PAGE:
What you need to build a custom water-cooling loop for your PC

Computex PC Build
Computex PC Build (Image credit: Rich Edmonds / Windows Central)

I've been water-cooling PCs for around seven years now. I've gone through the troubles of learning the craft, perfecting it, and creating some truly beautiful machines. While it does involve a considerable cost upfront and the need to traverse a steep learning curve, the end result truly is something to behold as you see your craftsmanship in action.

Water-cooled PCs are not only a joy to gaze at, but they also bring some notable benefits over traditional air-cooled systems with nothing but heatsinks and fans. Firstly is noise. Instead of having more than 8 fans throwing air around in different directions within your chassis, a water-cooling loop requires but a few blowers, especially when attaching both the CPU and GPU to the loop.

This lowers the overall noise generated from within the PC case. Water-cooling also allows for more heat to be transferred to the loop and if you have a beefy radiator, it's possible to cram high-end (and power-hungry) hardware inside a smaller case. Fear not if you cannot afford to include a water block for both your CPU and GPU since water-cooling loops are modular, allowing you to add it at a later date.

In order to put together a custom water-cooling loop for your PC, you're going to require a few parts. Namely, we're going to need a radiator, fans, tubing, water block(s), pump, fittings, and reservoir. That's the basics of any water-cooling loop. Other essential tools include a heat gun (if using hard tubing), cutter, coolant, and funnel.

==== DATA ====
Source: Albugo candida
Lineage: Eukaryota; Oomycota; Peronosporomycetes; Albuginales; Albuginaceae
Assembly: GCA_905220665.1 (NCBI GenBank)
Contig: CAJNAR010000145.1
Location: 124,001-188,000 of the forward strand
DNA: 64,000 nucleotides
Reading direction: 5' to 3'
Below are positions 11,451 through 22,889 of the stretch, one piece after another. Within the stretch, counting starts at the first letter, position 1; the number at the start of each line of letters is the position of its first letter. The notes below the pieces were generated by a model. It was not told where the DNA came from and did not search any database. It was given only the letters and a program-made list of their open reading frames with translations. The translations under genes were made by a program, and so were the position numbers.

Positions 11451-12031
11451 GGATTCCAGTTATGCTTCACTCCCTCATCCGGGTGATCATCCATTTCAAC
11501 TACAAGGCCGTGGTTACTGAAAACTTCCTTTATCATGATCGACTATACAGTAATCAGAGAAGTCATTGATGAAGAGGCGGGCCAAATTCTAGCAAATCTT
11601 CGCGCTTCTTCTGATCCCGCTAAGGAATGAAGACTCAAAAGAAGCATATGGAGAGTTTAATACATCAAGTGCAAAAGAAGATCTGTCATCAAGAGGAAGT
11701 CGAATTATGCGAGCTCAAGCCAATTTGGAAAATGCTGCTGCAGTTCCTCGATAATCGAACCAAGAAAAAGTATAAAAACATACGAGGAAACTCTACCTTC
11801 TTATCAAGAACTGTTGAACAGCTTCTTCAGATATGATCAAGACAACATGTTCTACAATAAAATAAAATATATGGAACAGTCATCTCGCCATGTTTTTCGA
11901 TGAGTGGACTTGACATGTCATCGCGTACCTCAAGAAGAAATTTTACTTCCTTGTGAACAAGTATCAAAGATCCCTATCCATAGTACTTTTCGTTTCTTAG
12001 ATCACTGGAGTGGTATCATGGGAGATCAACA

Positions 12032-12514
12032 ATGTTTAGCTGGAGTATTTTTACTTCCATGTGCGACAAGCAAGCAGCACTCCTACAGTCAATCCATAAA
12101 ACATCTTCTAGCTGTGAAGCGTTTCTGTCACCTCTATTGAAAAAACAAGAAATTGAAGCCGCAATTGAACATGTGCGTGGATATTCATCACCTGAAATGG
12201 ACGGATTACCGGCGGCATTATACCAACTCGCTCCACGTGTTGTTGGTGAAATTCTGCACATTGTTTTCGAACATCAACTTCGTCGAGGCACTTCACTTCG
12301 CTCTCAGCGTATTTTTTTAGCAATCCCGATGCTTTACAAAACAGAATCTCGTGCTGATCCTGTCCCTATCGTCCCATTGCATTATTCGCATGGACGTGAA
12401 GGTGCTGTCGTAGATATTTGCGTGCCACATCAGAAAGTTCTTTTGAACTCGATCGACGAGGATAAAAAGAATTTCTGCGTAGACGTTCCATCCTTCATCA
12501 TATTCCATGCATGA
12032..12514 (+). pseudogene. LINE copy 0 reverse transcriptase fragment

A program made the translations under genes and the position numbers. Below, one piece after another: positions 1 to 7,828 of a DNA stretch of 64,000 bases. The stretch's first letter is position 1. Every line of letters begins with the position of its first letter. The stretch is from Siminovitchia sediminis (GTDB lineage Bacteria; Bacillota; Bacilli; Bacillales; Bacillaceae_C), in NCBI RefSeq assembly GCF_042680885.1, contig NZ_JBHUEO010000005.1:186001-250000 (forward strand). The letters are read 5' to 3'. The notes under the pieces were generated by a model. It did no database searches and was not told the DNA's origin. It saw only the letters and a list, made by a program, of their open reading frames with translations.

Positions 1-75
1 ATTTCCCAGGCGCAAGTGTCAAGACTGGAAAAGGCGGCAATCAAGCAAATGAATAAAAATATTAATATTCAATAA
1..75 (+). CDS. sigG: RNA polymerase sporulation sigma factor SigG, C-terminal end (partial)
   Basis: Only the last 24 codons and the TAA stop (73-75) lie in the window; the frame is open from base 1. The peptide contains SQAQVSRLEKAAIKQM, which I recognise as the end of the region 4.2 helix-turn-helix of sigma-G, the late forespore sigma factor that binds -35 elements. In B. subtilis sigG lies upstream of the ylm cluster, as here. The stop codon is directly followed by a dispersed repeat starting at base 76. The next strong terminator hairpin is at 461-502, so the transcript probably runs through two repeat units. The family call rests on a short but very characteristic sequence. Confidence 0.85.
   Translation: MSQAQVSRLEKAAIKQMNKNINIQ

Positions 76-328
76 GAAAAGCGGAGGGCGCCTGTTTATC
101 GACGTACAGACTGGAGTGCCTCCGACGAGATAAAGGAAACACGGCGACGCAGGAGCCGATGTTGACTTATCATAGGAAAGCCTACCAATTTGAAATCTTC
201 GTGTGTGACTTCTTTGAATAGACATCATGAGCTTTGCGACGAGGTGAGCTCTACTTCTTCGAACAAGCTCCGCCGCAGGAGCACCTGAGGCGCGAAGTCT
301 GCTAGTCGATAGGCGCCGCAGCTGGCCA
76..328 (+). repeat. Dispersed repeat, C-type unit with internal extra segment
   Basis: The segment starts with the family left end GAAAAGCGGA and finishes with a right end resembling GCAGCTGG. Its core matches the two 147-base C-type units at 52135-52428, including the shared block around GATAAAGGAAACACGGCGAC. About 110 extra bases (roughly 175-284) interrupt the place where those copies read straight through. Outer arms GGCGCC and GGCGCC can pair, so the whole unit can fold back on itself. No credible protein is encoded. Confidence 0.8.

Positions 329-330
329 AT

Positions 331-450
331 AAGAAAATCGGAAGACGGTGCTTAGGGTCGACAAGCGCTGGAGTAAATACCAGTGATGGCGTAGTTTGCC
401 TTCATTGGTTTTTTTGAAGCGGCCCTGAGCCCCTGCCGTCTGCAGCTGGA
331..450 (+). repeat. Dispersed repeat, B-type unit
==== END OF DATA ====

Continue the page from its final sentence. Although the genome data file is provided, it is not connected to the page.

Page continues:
Heat extraction

Water blocks

Thermaltake Core P5

Source: Rich Edmonds / Windows Central (Image credit: Source: Rich Edmonds / Windows Central)

The water block is one of the most important parts of the loop. It's what attaches to your GPU or CPU and handles the transferring of heat from the component to the liquid. It acts pretty much identical to an air cooler, except we're using liquid rather than direct-to-air. There are various vendors of water blocks, and although I prefer to use EKWB, you can use any you like the look of.

Like a CPU cooler, it's important to select a water block that's compatible with your motherboard CPU socket and GPU. A water block designed for an RTX 3080 GPU may not be compatible with a GTX 1080 Ti for instance. Also, aftermarket GPUs come with their own custom-designed PCBs, which can cause issues when trying to attach a water block, so be sure to double-check with the manufacturer.